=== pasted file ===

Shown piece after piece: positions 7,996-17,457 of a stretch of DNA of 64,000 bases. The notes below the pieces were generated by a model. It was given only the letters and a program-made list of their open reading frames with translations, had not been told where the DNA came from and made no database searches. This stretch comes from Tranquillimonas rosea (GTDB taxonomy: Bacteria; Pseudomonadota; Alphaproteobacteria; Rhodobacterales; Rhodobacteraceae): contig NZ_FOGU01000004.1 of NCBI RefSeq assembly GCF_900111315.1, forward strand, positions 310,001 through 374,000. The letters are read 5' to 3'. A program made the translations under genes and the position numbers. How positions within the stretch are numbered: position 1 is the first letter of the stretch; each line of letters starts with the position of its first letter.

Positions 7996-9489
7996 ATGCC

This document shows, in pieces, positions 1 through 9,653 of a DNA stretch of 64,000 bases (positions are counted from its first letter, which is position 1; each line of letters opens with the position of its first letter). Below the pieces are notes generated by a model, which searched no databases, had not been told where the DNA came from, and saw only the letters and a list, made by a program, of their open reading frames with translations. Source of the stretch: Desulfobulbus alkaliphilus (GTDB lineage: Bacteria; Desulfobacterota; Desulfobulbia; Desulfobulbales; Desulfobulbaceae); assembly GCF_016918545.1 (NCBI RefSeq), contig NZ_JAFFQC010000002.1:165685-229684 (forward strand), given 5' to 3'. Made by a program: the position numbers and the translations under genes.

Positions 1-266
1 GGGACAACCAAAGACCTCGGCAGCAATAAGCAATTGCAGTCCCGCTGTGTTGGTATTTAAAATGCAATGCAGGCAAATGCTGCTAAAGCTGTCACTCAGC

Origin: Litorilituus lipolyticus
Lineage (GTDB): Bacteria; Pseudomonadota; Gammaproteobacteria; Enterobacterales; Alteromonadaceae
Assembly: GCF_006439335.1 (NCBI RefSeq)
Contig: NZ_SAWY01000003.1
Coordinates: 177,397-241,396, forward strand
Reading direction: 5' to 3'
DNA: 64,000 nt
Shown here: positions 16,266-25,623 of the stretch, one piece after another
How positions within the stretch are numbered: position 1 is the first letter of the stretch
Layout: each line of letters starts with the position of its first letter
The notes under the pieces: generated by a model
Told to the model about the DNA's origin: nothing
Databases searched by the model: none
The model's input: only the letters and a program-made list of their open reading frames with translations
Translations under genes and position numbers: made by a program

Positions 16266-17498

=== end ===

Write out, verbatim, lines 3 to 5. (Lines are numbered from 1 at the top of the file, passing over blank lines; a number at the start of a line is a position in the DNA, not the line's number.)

7996 ATGCC

This document shows, in pieces, positions 1 through 9,653 of a DNA stretch of 64,000 bases (positions are counted from its first letter, which is position 1; each line of letters opens with the position of its first letter). Below the pieces are notes generated by a model, which searched no databases, had not been told where the DNA came from, and saw only the letters and a list, made by a program, of their open reading frames with translations. Source of the stretch: Desulfobulbus alkaliphilus (GTDB lineage: Bacteria; Desulfobacterota; Desulfobulbia; Desulfobulbales; Desulfobulbaceae); assembly GCF_016918545.1 (NCBI RefSeq), contig NZ_JAFFQC010000002.1:165685-229684 (forward strand), given 5' to 3'. Made by a program: the position numbers and the translations under genes.

Positions 1-266